I own Synergy HomeCare, which is a provider of 1-1 caregivers. We provide caregivers that go into people’s homes and help them with the little things they can’t do for themselves, or that are difficult for them to do for themselves. The bulk of our clients are seniors, but we do serve people of all ages, including children. For our seniors, we help them with personal care such as bathing, meal preparation, medication reminders, transportation, errands, and going to the grocery store. We do short, occasional visits, which we call respite, or we can be there 24×7, or anything in between.
So 6 years ago I decided to do something that I’d never done before, something I had no formal training in, and that my college education definitely did not teach me how to do. The franchisor did provide training, but then you’re on your own to get your own clients and caregivers.
People used to tell me that I had a lot of guts to make such a change. At the time I must have had this puzzled look on my face because I didn’t understand that. To me, it was a matter of survival. I couldn’t go on giving so much of myself to something I didn’t believe in. I needed to feed my soul.
But it was really hard in the beginning! Being a people person in IT, I was popular. Mine was the office that people walked into all the time to talk to someone, or ask work questions. My phone was always ringing, and my email was always full. Then I started the business, and I was in this tiny little office by myself. Nobody stopped by, nobody called, and I questioned my decision. I felt a little scared . . . and lonely.
What I did to compensate for this was that I started networking. I joined a networking group, and I have been with that group for almost five years now. It was a community of business owners, and I could trust the people in that group to actually provide services for me as well. I then felt that I wasn’t as alone. And I loved to find reasons to refer business to other people in that group.
After that I tried a few other groups. Now I am also very active in the Chamber of Commerce for our city, and that is another wonderful group. I always look forward to talking with these people. I go to business mixers and chat with both people I know as well as connecting with new people, and now I am no longer lonely at all.
To be truthful, I’m a crazy networker. It really helps! It may be a little uncomfortable at first, but it grows your business, and you learn who you should partner with. And the more you go the easier it gets. Everybody is there for the same reason – to expand their network.
The other thing that was hard in the beginning was doing everything myself. It was exhausting! I was on call 24×7, and my mind was spinning from all the different things I was responsible for. I started paying people right away to do things for me. I was fortunate that my circle of friends included competent people excited to help me start my business. I paid them, but not what they were worth. I also started paying my high-school-aged son to work in our office.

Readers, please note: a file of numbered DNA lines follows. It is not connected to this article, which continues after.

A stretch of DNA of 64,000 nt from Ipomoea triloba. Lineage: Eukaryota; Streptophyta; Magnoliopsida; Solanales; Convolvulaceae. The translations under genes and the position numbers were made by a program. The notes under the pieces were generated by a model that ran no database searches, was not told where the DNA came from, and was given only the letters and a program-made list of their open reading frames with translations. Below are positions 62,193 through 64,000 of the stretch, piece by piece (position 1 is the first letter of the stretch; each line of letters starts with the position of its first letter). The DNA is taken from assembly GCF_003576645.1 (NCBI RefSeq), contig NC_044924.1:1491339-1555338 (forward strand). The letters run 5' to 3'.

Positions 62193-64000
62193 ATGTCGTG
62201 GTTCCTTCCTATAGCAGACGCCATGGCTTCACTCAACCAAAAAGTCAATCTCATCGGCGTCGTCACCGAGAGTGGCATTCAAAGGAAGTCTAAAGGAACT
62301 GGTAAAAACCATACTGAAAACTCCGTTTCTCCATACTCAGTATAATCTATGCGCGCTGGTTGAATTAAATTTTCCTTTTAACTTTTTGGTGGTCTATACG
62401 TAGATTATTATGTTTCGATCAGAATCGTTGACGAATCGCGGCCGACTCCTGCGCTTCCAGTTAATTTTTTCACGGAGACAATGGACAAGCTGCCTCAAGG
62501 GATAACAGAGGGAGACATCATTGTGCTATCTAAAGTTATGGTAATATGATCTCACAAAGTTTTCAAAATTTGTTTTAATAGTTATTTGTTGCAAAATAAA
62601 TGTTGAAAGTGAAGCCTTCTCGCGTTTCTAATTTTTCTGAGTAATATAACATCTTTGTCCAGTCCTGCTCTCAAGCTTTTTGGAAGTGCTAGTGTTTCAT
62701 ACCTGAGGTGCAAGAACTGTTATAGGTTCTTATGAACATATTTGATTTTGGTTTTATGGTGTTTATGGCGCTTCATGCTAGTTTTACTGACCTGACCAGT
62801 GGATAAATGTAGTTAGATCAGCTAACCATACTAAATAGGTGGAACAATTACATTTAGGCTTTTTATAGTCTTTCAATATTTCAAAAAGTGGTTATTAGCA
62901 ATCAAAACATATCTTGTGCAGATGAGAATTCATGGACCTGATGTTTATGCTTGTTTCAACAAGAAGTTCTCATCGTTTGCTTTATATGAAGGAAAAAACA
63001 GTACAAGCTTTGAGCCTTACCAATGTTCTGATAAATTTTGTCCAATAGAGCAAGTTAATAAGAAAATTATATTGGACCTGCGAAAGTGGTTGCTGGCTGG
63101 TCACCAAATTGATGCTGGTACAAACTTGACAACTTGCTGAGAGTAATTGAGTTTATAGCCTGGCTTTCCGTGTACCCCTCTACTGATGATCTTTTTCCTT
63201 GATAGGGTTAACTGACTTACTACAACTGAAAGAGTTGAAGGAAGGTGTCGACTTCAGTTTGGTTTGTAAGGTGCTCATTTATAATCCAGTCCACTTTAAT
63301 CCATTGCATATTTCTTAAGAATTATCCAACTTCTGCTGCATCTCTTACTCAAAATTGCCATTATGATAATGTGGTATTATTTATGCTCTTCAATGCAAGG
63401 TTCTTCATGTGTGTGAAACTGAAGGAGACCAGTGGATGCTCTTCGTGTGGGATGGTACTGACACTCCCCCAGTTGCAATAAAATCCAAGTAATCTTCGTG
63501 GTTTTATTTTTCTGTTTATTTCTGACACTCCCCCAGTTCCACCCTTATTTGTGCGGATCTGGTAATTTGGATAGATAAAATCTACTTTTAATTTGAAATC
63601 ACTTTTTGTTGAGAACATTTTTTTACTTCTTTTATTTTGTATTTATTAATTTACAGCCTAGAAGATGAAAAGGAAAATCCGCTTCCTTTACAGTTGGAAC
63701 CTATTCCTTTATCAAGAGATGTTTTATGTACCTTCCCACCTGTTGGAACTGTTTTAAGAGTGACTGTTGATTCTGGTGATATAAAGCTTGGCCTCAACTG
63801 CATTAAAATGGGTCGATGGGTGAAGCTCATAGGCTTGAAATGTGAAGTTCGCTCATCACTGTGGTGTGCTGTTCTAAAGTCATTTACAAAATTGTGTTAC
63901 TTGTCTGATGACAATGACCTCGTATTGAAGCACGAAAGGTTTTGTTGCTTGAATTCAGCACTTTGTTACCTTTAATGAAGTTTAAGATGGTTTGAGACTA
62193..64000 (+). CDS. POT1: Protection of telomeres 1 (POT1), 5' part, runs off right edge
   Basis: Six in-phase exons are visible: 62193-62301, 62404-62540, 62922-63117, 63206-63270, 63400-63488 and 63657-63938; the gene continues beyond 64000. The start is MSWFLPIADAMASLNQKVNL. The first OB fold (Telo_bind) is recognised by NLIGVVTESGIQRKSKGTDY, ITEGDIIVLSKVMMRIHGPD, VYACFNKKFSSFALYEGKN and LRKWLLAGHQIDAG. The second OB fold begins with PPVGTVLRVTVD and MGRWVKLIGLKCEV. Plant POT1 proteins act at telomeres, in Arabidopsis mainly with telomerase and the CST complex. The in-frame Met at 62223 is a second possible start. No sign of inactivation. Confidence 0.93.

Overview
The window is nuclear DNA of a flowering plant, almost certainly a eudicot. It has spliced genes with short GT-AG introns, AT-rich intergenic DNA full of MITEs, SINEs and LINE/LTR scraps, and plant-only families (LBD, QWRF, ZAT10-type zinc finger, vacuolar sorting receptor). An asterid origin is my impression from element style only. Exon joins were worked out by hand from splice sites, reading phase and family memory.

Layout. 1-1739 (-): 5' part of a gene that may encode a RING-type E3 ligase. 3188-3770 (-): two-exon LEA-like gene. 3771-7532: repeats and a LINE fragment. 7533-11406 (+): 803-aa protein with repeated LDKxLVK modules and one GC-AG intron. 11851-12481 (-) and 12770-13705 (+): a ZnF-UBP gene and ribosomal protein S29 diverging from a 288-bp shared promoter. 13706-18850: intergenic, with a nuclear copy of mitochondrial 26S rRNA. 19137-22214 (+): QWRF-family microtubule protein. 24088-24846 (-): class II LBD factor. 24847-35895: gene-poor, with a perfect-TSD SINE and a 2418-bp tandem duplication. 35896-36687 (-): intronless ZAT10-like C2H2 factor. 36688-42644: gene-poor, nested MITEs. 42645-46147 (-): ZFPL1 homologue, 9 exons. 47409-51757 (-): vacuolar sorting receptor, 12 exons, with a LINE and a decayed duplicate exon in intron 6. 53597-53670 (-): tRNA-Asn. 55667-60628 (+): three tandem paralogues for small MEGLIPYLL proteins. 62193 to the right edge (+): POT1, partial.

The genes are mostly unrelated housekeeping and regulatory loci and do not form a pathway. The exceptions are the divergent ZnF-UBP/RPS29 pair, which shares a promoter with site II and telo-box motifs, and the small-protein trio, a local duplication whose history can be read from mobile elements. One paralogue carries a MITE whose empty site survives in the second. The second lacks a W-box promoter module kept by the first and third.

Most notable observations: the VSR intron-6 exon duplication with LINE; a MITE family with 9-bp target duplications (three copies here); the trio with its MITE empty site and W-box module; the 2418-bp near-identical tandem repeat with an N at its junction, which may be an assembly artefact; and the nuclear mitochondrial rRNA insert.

Eventually I hired full-time staff. I almost always hired the next person before I could afford them – I just knew that I couldn’t grow without them. And none of my office hires came to me in a traditional way, by applying for a posted job position. I would meet someone that was available and just know that this person would be a good fit for my team. I couldn’t afford not to have them! This enabled growth.
My staff is top notch. I can be out of the office all day and know that the company runs smoothly without me. Oh, and gradually I’ve worked myself into a place where I am never on call anymore, though I am always the escalation point.
I now have five full time office staff that help run my operation. I always have a couple of part-time people that are available to help when needed.
Now we have about 60 caregivers working for us, another 100 that we consider active and available, and another 400 that have worked for us occasionally in the past who we could possibly call on again. In our 6 years in business we have served over 600 clients.
Find out what your strengths are, and find a career that uses those strengths. It will feel much more natural, and you will be better able to sustain your effort in it. Me, I am a people person to the extreme, so I chose a profession that would have me always talking to people, connecting with people, understanding people and having them entrust me with their most prized assets – their parents. I can connect with all the different people that all different levels, and that makes me very successful in this field.
ABOUT THE AUTHOR:
Saili Gosula is the owner and Executive Director of Synergy. She had a successful career in IT until 2009. Always an avid volunteer in the schools and local non-profits, focusing on people and the community eventually became more important to her. She made a career switch. She is passionate about her new career in home care. She differentiates herself by her tirelessly giving and positive approach. This has quickly helped her to grow her business and provided her with many loyal fans and followers, across clients, associates, and employees.